9. Secure a build site. If you're interested in building your own Tiny House RV, this resolution will be at the top of your list! Find the ideal place for construction, with with storage for your materials and adequate access to electricity, by advertising online and asking around in your local tiny house community. Tap into the community by attending a local workshop, joining local meetups and facebook groups. Tumbleweed Colorado Springs showroom. Photo credit.
      10. Experience the lifestyle. If you're concerned that "Going Tiny" may not be for you, it might be beneficial to actually stay the night in a Tiny House RV!  By physically experiencing the lifestyle, you'll prepare yourself mentally for ownership and you might even get a few great space saving ideas. Check out more vacation rental listings here and here. You can also make an appointment to tour a Tumbleweed at our Colorado Springs showroom. 

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Jenna BioJenna Spesard is currently living and traveling around North America in a DIY Tumbleweed Cypress with her partner, Guillaume. They are photographing and writing about Tiny Homes and their adventure. Follow their informative blog.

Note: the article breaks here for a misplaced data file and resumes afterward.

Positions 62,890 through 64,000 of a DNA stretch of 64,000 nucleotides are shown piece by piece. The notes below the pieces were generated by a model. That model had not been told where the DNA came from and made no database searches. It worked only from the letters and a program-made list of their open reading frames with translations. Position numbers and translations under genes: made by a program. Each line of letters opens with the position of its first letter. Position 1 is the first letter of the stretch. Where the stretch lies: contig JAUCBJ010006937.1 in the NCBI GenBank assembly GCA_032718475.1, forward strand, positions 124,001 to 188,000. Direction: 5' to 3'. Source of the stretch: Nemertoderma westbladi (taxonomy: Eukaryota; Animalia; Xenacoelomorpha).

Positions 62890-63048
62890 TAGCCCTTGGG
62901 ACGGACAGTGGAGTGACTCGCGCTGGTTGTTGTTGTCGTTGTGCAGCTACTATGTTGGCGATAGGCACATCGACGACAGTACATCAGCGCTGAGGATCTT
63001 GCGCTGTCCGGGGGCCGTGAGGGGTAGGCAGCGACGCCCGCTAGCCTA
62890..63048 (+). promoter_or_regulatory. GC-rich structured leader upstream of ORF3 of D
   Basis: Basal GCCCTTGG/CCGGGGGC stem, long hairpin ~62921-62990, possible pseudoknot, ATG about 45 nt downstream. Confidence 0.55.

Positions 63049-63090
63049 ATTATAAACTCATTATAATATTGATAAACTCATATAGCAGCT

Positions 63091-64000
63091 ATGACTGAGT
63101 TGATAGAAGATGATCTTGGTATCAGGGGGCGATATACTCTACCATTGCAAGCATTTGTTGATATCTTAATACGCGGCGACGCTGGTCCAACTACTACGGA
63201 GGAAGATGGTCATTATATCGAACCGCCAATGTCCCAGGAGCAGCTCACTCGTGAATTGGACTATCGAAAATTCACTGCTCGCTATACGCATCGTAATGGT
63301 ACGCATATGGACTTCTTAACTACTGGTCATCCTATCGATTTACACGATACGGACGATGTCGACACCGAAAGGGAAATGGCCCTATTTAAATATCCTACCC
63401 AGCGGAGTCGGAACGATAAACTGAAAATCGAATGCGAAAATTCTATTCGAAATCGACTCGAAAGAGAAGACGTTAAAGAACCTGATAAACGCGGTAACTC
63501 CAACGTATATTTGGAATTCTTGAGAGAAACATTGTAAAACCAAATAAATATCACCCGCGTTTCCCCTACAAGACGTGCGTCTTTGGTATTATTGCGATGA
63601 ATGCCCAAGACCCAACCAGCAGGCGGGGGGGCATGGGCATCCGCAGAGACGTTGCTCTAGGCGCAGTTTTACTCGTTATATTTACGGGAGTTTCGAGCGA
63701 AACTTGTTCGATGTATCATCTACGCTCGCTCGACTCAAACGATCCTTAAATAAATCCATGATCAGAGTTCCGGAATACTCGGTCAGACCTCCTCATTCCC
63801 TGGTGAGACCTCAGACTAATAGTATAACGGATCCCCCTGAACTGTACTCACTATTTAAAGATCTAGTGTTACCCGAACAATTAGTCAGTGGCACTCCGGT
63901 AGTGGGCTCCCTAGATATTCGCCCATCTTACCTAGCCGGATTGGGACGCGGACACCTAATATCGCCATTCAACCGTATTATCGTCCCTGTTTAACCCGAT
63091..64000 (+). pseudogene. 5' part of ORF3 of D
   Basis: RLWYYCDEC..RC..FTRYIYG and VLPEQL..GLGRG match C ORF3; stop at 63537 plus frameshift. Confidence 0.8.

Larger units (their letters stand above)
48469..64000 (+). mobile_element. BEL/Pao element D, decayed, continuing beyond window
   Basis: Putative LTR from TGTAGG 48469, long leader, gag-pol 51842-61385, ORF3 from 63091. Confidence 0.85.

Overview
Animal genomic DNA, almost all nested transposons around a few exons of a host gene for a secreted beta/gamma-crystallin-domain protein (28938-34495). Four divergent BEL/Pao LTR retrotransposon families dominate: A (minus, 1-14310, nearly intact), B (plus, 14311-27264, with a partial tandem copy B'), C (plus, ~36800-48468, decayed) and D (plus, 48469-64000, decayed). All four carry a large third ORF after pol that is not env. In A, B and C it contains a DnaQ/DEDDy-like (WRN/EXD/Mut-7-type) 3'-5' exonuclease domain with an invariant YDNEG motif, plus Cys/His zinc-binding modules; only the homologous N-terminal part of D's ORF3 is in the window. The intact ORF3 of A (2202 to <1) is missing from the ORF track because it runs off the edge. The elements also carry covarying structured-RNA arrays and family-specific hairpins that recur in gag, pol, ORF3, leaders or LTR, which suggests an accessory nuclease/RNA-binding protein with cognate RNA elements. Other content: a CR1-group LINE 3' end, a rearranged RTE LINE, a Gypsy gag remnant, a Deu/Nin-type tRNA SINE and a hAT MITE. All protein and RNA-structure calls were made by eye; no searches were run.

Written by Jenna Spesard — January 04, 2016

Filed under: debt   eco-friendly   finanicing   go green   go tiny   insurance   lifestyle   loans   new years   resolutions   tiny home   tiny house   tiny house movement   Tumbleweed   workshop  

What you WISH you knew before building your Tumbleweed...

This past week our 2016 Tumbleweed Workshop presenters and hosts met to discuss the coming year and to share what they WISH they knew before building their Tumbleweed.

As a team passionate about Tiny House RVs, the workshop hosts and presenters collaborated to create an even better workshop for the 2016 season! Get ready to hear some fun personal stories, partake in a few team activities and learn new building practices specific to Tiny House RVs. This year is going to be the best year of workshops yet! 

What do you WISH you knew before building your Tumbleweed?

Our hosts and presenters were happy to share an aw-shucks moment, explaining what they wish they knew before building their Tumbleweed. 

Miranda Aisling is building a Tumbleweed Cypress in Boston, Massachusetts. She will be hosting several Tumbleweed workshops in 2016. More on her build / story here. 

What do you WISH you knew?

"(I didn't realize that) trimming out the roof takes a really looooong time. It is the first stage where any off measurements really start to matter. This is the one area that I didn't budget enough time for, and it set us back a couple weekends." - Miranda

Art Cormier built a Tiny House RV in 2012 to be used as a backyard abode behind his rock climbing gym in Lafayette, Louisiana. He has presented Tumbleweed workshops for the past few years to thousands who wish to achieve their tiny dream. More on his build / story here

What do you WISH you knew?

"I did not think about how useful flat counter space is, and how little is available with standard appliances. For example, my cooktop burners are elevated (not flush with my counter). The available flat counter space for unloading grocery bags in my Tiny House RV is very limited. In retrospect, I would choose appliances with covers or that are flush with my counters to extend my usable space." - Art